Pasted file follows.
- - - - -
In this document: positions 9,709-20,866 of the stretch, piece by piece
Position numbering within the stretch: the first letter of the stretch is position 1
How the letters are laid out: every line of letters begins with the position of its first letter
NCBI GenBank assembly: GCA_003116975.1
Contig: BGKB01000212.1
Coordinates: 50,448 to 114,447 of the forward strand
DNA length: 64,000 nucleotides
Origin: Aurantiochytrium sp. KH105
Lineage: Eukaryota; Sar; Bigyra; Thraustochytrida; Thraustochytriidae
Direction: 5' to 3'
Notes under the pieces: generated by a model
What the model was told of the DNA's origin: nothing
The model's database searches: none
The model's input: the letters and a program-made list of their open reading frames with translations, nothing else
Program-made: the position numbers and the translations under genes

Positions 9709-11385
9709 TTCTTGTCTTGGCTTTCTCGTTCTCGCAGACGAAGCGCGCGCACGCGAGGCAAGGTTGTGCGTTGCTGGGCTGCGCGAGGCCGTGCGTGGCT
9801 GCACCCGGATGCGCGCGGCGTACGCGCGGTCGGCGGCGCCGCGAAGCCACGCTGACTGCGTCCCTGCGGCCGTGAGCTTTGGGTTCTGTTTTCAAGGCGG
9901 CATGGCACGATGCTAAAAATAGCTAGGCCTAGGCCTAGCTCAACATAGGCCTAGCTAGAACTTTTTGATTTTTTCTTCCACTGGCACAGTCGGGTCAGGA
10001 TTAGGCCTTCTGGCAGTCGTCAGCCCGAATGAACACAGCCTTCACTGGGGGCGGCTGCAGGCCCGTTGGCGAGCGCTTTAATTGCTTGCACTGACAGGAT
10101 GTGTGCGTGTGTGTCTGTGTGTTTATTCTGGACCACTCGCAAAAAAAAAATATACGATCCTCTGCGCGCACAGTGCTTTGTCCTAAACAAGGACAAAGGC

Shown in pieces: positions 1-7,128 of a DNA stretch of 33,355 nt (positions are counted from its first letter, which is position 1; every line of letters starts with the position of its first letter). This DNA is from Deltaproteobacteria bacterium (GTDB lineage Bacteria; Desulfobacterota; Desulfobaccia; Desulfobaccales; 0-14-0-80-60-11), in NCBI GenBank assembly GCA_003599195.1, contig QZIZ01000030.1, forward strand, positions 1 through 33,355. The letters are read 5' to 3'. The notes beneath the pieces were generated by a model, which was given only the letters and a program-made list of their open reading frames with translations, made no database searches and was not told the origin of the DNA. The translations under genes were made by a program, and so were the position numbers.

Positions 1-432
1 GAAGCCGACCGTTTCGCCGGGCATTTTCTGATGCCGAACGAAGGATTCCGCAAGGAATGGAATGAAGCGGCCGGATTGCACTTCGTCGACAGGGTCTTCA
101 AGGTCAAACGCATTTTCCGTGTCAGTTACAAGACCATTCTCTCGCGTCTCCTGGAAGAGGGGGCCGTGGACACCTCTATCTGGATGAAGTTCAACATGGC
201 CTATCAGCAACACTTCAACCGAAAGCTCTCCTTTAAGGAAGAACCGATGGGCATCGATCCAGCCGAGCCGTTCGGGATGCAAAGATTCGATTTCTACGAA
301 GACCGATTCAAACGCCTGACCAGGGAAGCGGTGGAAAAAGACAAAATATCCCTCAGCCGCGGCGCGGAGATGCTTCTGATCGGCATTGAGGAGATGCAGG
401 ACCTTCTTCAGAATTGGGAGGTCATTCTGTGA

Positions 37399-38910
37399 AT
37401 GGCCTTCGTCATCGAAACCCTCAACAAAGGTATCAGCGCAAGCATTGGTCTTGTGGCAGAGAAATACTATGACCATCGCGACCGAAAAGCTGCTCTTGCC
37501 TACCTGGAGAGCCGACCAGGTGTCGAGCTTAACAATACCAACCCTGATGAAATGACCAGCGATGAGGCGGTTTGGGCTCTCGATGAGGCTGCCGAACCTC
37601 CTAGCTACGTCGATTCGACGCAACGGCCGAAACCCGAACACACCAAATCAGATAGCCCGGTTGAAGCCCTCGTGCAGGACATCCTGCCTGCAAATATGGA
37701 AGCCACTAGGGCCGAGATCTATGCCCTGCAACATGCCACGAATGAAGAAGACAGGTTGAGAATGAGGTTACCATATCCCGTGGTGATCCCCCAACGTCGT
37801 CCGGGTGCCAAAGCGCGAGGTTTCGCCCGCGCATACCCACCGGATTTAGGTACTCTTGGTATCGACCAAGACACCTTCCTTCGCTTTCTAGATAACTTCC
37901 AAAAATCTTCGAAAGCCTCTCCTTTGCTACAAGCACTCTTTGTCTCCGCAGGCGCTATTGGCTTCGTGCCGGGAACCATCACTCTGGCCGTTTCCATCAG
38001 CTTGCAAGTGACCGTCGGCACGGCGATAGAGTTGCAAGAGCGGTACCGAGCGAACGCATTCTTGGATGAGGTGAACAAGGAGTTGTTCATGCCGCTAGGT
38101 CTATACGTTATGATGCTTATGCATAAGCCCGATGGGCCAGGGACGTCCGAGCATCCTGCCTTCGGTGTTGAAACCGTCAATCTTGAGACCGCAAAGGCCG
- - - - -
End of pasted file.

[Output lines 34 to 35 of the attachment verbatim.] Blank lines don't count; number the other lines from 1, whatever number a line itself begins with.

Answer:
37701 AGCCACTAGGGCCGAGATCTATGCCCTGCAACATGCCACGAATGAAGAAGACAGGTTGAGAATGAGGTTACCATATCCCGTGGTGATCCCCCAACGTCGT
37801 CCGGGTGCCAAAGCGCGAGGTTTCGCCCGCGCATACCCACCGGATTTAGGTACTCTTGGTATCGACCAAGACACCTTCCTTCGCTTTCTAGATAACTTCC